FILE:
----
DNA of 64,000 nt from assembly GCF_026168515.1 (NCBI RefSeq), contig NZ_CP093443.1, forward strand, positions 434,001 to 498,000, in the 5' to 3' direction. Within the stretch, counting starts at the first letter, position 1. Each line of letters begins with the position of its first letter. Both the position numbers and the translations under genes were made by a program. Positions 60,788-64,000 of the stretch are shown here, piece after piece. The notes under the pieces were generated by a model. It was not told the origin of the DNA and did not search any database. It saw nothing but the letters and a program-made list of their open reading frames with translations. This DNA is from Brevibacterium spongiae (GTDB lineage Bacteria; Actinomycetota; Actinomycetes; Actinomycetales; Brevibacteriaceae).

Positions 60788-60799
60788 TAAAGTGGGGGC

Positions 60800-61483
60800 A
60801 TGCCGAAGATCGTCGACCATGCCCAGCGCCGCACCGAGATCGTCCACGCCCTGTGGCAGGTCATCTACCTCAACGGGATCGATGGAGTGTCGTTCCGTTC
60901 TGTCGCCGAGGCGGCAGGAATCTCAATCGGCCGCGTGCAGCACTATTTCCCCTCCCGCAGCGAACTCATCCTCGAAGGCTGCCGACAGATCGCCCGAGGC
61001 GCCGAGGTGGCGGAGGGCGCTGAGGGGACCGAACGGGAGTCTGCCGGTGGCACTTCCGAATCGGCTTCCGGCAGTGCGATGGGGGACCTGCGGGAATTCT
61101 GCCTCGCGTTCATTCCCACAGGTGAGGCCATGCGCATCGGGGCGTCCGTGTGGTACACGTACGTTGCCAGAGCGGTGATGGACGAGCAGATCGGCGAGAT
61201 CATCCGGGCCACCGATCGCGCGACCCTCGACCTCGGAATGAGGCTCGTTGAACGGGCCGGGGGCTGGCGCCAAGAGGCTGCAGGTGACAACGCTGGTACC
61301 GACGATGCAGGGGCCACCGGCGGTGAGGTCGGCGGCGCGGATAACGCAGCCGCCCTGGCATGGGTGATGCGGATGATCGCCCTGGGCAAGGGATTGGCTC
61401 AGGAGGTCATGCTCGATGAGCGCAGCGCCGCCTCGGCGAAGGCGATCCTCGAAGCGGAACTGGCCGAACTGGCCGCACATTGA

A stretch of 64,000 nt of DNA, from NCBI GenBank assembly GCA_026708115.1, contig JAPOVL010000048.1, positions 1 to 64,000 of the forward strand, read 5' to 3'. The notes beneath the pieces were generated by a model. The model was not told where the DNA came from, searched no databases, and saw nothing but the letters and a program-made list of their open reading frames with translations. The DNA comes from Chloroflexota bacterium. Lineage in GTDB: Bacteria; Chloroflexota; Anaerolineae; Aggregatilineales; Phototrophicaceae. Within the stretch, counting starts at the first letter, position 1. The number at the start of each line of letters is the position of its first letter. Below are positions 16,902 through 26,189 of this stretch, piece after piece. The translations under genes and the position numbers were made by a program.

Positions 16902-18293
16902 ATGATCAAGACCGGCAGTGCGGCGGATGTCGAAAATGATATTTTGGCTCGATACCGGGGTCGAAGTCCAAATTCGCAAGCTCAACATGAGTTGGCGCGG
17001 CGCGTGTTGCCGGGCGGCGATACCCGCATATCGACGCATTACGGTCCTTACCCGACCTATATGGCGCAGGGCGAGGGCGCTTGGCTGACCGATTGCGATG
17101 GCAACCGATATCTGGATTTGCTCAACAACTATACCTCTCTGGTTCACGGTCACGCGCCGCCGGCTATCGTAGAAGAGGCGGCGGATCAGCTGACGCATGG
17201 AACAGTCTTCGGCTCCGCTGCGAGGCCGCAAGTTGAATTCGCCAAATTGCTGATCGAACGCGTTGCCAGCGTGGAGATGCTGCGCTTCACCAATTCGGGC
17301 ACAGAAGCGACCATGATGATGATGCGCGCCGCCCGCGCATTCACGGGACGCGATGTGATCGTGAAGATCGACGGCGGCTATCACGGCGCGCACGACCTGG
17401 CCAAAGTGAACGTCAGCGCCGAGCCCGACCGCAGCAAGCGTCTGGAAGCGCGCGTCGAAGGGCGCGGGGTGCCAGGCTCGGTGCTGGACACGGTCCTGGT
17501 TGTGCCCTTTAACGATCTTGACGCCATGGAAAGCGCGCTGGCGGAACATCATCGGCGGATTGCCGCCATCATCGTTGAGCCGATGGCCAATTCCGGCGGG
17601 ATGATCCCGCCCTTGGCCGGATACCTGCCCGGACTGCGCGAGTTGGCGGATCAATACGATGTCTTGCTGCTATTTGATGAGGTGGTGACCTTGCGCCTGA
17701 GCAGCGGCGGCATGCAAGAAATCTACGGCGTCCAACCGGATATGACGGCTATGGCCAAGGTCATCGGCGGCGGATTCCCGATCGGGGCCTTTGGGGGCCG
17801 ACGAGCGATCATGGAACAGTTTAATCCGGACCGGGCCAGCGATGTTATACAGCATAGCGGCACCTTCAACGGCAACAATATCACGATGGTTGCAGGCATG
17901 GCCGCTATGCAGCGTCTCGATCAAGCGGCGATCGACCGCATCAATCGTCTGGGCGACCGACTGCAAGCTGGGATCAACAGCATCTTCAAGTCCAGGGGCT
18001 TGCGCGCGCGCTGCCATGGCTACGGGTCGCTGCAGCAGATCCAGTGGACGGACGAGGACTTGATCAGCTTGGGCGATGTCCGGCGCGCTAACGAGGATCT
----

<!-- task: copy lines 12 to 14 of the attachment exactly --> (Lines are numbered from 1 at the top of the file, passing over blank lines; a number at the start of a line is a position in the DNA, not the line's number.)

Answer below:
61401 AGGAGGTCATGCTCGATGAGCGCAGCGCCGCCTCGGCGAAGGCGATCCTCGAAGCGGAACTGGCCGAACTGGCCGCACATTGA

A stretch of 64,000 nt of DNA, from NCBI GenBank assembly GCA_026708115.1, contig JAPOVL010000048.1, positions 1 to 64,000 of the forward strand, read 5' to 3'. The notes beneath the pieces were generated by a model. The model was not told where the DNA came from, searched no databases, and saw nothing but the letters and a program-made list of their open reading frames with translations. The DNA comes from Chloroflexota bacterium. Lineage in GTDB: Bacteria; Chloroflexota; Anaerolineae; Aggregatilineales; Phototrophicaceae. Within the stretch, counting starts at the first letter, position 1. The number at the start of each line of letters is the position of its first letter. Below are positions 16,902 through 26,189 of this stretch, piece after piece. The translations under genes and the position numbers were made by a program.

Positions 16902-18293